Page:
For the parents...

A question I have consistently been asked since I started working in this business 15 years ago is "I want to get my child on TV. How do I do that??"

One of my favorite parts of my many years in casting has been working on projects where I have had to seek out talented child actors. I've always liked working with children and even considered being a teacher before entering the entertainment industry. There is something so positive, endearing, and full of life about children. They go through the world with no heavy baggage or fears on their shoulders and have an enthusiastic approach to acting which most adult actors tend to lose over time. That being said, as much as I encourage children that love to perform to pursue acting, there are a few things, as a parent, that need to be considered when your kid says to you "I want to be on TV". Here are some of the important things to consider:

1. Is this something THEY really want to do? I pose this as the MOST important question because I cannot describe to you how often I meet kids in casting rooms that I immediately know DO NOT want to be there. This is more than if your kid is "cute" or "pretty". If you are considering really making the leap to pursue acting seriously, your kid needs to be interested and invested. This, like any other extracurricular activity, needs to be given time and energy and if you start out without your child really wanting it, it will never work out.

2. Do they get joy out of performing? As a mother myself, I immediately know and can see what truly gives both my kids joy. Even though they are both boys and only 2 years apart, what makes each of them happy differs. For the younger one, give him a ball, stacking toys and a snack and he will be happy for hours. The older one was never this way - he craved music, movies, performing, legos and building from a super early age. Of course their interests will constantly shift and evolve as they grow, but as a parent, we need to really look at our kids and see if they ENJOY acting classes, music/dance classes or musical theater classes. This goes for ANY hobby or extracurricular activity - for example, when my son told me every week he didn't want to go to gymnastics, I had to listen. Some kids just don't like certain activities and it's up to us parents to listen to them.

3. Are YOU willing to invest the energy/time/finances as the parent of an actor? This is a big one. Many parents make the mistake of thinking that if their kid wants to pursue acting/modeling/performing, it will be easy. Yes, once in a while you will hear a story about a kid that got discovered in a mall, went on one audition and booked the lead in a Spielberg movie. It does happen, but it's incredibly rare no matter how talented your child is. Even the most talented actors out there have to put in an incredible amount of time towards auditions until they book the role. Are you, the parent, willing to take those hours to drive across town, get headshots, and send your kids to classes and coaches (they ALL benefit from this)? This is something you need to ask yourself because it will come up. The second your child gets good representation and gets called in, YOU will be responsible for getting them there :)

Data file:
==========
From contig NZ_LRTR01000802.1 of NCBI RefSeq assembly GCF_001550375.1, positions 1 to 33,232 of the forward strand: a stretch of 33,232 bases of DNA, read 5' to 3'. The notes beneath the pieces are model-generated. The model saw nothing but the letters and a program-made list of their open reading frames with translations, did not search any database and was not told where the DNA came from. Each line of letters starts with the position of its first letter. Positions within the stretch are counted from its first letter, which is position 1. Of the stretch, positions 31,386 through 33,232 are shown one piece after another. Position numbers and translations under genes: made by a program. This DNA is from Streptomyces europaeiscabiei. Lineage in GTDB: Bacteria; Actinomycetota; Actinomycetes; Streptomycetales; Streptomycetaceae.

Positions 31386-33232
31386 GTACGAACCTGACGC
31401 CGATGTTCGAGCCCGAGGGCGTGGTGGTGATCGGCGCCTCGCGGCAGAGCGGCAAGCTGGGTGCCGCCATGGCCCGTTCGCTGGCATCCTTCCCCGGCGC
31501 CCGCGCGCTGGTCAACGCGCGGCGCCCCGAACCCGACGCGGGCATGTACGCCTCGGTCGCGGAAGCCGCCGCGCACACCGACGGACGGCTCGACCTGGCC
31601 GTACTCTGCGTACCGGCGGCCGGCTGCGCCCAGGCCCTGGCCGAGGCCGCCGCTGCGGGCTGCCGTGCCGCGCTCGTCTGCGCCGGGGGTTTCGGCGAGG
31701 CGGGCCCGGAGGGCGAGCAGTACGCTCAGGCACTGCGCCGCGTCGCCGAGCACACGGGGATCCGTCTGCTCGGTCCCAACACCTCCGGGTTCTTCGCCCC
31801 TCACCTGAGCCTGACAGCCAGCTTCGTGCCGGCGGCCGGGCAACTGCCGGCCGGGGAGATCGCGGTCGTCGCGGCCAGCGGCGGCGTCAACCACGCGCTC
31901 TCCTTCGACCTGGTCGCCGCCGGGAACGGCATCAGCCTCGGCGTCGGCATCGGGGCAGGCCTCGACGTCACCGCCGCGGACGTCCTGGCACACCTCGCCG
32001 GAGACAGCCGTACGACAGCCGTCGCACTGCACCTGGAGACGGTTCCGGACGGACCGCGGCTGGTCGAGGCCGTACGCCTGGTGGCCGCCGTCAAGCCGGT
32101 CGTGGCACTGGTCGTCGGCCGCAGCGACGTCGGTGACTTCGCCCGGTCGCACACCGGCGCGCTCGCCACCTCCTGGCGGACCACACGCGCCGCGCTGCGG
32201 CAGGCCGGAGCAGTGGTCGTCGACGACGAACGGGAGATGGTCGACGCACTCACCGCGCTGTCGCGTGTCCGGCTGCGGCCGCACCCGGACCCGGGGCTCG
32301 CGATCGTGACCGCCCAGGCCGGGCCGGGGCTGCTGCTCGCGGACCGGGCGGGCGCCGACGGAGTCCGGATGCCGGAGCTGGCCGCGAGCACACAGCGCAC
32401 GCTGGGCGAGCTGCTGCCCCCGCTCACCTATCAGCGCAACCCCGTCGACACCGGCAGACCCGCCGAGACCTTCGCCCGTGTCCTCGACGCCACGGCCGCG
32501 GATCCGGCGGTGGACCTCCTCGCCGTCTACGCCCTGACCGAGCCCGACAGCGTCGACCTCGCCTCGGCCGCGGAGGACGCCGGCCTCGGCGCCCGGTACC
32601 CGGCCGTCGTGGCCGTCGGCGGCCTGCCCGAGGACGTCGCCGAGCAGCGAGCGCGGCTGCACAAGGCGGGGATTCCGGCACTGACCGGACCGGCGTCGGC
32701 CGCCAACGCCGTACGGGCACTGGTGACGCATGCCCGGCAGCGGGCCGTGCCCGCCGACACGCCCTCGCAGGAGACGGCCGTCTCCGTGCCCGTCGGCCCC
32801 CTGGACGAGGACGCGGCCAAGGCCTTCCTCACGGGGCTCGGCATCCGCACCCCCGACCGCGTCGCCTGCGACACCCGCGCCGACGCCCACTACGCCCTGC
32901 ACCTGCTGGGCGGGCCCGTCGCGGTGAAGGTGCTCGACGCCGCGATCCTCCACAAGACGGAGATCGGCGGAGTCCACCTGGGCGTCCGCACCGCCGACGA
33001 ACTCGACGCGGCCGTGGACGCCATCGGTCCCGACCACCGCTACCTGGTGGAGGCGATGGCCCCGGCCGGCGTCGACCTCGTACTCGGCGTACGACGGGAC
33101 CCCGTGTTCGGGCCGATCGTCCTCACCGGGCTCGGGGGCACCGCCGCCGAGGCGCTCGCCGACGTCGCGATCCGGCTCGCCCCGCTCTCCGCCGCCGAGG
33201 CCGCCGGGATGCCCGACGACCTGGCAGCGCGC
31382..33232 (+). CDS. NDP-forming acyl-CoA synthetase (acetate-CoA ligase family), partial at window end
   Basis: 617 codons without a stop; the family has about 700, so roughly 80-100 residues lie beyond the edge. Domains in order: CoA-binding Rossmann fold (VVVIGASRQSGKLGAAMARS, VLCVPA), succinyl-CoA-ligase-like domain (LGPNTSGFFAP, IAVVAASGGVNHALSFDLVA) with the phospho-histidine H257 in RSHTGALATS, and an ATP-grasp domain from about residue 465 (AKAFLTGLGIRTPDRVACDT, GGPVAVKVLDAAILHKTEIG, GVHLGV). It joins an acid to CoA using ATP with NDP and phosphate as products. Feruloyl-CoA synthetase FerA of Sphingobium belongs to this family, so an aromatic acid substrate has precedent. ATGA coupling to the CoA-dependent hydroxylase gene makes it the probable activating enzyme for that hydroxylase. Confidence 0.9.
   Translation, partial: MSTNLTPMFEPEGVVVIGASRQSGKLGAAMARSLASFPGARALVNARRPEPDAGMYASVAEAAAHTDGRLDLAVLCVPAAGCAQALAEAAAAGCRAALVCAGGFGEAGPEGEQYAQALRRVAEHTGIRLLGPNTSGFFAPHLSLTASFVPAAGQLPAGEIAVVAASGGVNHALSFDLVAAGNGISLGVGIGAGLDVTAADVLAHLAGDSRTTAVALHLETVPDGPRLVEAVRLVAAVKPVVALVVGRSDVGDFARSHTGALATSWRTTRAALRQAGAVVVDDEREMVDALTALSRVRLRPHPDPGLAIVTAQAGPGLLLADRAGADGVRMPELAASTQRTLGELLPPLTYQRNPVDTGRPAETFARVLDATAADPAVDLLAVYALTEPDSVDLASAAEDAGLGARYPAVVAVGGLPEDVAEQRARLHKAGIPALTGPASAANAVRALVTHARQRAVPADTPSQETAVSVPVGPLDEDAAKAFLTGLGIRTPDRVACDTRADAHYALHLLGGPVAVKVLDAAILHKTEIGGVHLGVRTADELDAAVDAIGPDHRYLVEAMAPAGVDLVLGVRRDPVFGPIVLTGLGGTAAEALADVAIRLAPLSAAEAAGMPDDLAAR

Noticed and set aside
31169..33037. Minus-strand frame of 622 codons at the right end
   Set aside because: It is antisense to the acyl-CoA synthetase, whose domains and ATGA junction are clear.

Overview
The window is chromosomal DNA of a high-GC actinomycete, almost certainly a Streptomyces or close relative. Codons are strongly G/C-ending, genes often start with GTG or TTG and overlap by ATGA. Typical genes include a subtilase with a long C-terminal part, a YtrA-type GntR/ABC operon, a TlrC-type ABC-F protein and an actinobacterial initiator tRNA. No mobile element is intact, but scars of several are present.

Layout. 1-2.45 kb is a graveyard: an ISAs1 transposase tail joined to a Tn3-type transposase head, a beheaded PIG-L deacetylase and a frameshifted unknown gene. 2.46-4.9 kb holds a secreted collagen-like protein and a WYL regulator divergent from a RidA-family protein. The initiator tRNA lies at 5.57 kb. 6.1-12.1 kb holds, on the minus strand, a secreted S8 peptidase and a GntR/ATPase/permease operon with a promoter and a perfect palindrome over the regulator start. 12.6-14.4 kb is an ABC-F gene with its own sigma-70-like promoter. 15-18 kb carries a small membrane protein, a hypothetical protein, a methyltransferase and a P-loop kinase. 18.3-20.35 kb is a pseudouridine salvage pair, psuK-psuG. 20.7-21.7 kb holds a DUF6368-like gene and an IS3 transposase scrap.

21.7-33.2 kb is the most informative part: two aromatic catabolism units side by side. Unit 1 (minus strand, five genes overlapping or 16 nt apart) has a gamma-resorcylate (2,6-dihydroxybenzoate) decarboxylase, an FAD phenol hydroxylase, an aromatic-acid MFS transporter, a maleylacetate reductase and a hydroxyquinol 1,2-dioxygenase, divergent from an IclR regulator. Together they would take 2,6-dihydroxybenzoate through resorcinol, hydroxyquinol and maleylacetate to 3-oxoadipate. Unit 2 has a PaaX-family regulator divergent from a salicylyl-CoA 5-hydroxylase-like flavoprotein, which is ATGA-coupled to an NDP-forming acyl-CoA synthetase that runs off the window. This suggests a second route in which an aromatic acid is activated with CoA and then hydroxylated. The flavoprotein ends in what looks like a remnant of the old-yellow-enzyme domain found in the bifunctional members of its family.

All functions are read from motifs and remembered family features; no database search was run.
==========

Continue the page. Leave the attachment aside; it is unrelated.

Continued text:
4. Does your child have the emotional strength to handle rejection? DO YOU?? I'm not going to lie, as a mother myself, I feel for my kids. When one comes home from school telling me that someone was mean to them, it takes everything for me not to want to talk to that kid myself. Can I remind you that my child is FOUR and I have a lifetime ahead of me of seeing my kids disappointed over things that don't go their way? I'll say this right now: Acting is not for the thin-skinned. This can be tough considering most children that are actors are also very in touch with their emotions. They will hear the word NO much more than they will hear YES, and that goes for actors at every level. Can they handle the idea that they need to go into an audition as prepared as possible, do their best, and then leave it at the door? Can you handle it if you see your child constantly upset over not getting the role they wanted so badly? This is a huge aspect of why I started my career consulting business, majorly aimed towards child actors and their parents. I offer a holistic approach to this business where I not only coach on the skill set and crafts of an actor, but also the entire process and how not to let it get to you on a personal level. It's a passion of mine to teach this aspect to those invested in this business.

5. This is NOT an overnight process. Acting takes energy, time, practice, and work. No actor starts their journey the best they can be. An actor, just like any other profession, needs to be trained and taught, needs to constantly practice their skills, and needs to connect with professionals who can teach them more. Do not go into this thinking you know it all, or else you will be limited. You can always learn more - whether it is audition technique, comedy timing, the technical side, the behind the scenes business side, and the branding and social media sides. Be patient, support your child's dreams and be realistic about it.

Dana Bowling is a audition coach and actor career consultant with 15 years of Casting and Representation background. She has taught hundreds of classes and continues to work one on one with actors, helping them take control of their acting careers and give their best auditions. Find out more at www.danabowling.com


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